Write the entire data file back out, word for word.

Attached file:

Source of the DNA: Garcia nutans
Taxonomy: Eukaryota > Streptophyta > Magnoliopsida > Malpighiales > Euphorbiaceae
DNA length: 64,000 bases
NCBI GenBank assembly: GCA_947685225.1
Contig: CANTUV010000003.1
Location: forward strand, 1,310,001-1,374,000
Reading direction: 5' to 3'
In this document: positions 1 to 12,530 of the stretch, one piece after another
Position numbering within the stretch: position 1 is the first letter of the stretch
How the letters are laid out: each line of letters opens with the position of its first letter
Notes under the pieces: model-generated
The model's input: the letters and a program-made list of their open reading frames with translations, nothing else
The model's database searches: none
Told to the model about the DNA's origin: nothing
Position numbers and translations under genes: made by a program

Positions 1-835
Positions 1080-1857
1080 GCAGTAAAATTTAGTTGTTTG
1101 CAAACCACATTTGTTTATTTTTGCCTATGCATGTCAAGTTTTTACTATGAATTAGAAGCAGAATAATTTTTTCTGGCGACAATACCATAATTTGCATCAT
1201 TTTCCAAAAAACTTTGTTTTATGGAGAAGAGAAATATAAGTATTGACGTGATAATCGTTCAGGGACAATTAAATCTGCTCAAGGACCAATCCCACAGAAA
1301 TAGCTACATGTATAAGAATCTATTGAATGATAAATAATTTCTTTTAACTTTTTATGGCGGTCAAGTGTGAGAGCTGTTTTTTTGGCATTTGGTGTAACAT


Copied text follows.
Source of the DNA: Garcia nutans
Taxonomy: Eukaryota > Streptophyta > Magnoliopsida > Malpighiales > Euphorbiaceae
DNA length: 64,000 bases
NCBI GenBank assembly: GCA_947685225.1
Contig: CANTUV010000003.1
Location: forward strand, 1,310,001-1,374,000
Reading direction: 5' to 3'
In this document: positions 1 to 12,530 of the stretch, one piece after another
Position numbering within the stretch: position 1 is the first letter of the stretch
How the letters are laid out: each line of letters opens with the position of its first letter
Notes under the pieces: model-generated
The model's input: the letters and a program-made list of their open reading frames with translations, nothing else
The model's database searches: none
Told to the model about the DNA's origin: nothing
Position numbers and translations under genes: made by a program

Positions 1-835
Positions 1080-1857
1080 GCAGTAAAATTTAGTTGTTTG
1101 CAAACCACATTTGTTTATTTTTGCCTATGCATGTCAAGTTTTTACTATGAATTAGAAGCAGAATAATTTTTTCTGGCGACAATACCATAATTTGCATCAT
1201 TTTCCAAAAAACTTTGTTTTATGGAGAAGAGAAATATAAGTATTGACGTGATAATCGTTCAGGGACAATTAAATCTGCTCAAGGACCAATCCCACAGAAA
1301 TAGCTACATGTATAAGAATCTATTGAATGATAAATAATTTCTTTTAACTTTTTATGGCGGTCAAGTGTGAGAGCTGTTTTTTTGGCATTTGGTGTAACAT